There is no question that animal-lovers abound on campus. However, compassion toward our community cats and dogs must be applied with judicious knowledge of animal care.
To help control our animal population on campus and create a better environment for both humans and animals, here are some dos and don’ts of responsible pet ownership:
If you are a building administrator or are a student/faculty/staff member who cares for the animals in your building:
• Do not feed the cats and dogs indiscriminately. Feed them only at designated times and in a designated place a safe distance from the building. This will train the animals not to scavenge or beg for food, or otherwise make pests of themselves.
• Do close off all entry points to keep animals outside the building itself.
• Do train a cat to avoid a certain place, e.g., a kitchen or dining area, by using a spray bottle to spray their rear ends with water. Also, cats hate the smell of vinegar and anything citrus, so you can put small containers of vinegar or citrus peelings in the area.
• Do respect the cats’ individual personalities and teach the other humans to do so. Some cats like being petted and cuddled by humans. Some cats do not. With cats, as with humans, “no” means no.
• Do get your all your building cats spayed/neutered and vaccinated as soon as possible. Contact FOCA through Prof. Khrysta Rara of the Department of Journalism or through their Facebook page, https://www.facebook.com/UPFOCA/.
If you are an individual pet owner:
• Do take care of your pet’s health needs. This means getting them spayed/neutered and vaccinated as soon as possible. Male kittens and puppies as young as three or four months can be neutered, while female kittens and puppies can be spayed at six to eight months.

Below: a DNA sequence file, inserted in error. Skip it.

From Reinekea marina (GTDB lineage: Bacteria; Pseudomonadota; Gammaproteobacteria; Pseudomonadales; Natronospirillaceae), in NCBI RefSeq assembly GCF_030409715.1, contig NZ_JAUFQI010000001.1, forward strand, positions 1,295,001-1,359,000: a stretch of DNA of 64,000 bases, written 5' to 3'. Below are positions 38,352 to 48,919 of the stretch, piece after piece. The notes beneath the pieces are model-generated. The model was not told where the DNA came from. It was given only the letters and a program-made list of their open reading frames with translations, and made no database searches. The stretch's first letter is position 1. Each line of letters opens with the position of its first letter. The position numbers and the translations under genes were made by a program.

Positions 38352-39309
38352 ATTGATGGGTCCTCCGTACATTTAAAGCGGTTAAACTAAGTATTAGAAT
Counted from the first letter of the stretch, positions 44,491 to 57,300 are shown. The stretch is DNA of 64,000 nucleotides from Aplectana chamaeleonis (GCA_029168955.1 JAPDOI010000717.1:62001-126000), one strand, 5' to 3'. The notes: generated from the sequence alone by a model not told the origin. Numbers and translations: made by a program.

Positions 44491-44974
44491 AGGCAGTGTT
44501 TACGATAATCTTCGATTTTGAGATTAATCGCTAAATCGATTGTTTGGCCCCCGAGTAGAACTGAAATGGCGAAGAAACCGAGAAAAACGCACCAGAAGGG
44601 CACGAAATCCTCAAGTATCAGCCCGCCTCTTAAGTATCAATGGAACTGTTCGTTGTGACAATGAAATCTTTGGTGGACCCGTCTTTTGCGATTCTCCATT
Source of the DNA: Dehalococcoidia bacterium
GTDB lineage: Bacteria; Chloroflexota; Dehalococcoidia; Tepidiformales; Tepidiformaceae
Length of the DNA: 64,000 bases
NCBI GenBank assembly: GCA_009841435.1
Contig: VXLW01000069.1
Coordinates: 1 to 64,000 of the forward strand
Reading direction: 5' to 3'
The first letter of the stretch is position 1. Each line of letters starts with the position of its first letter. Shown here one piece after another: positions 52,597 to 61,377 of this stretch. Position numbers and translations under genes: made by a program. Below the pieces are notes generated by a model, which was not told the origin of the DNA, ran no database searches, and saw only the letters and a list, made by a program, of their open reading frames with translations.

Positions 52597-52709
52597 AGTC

• Do make sure your dogs get enough exercise by walking them on a leash. In case they poop, scoop it up so others won’t step on it.
• Do not let your pet wander around outside. Keep your pet within your home. This decreases the risk of your pet getting run over or injured or, if he/she is still intact, reproducing.
• Do provide for the basic needs of your pet, such as clean water, healthy food, regular baths and regular check-ups at the vet.
• Do have a disaster plan for your pet. Have a proper-sized cage or leash ready, along with around five-days’ supply of food, and pet identification and vaccination records. In case of sudden evacuation, do not tie your dog or cat to a post or a tree. Instead, let them loose and give them a chance to swim or run to safety.
• Do not let your pet be a bother to others. This means cleaning up their poop during walks, not letting them roam around, and training them if they have some behavioral problems.
Always remember: Taking care of a pet is not a right, but a responsibility.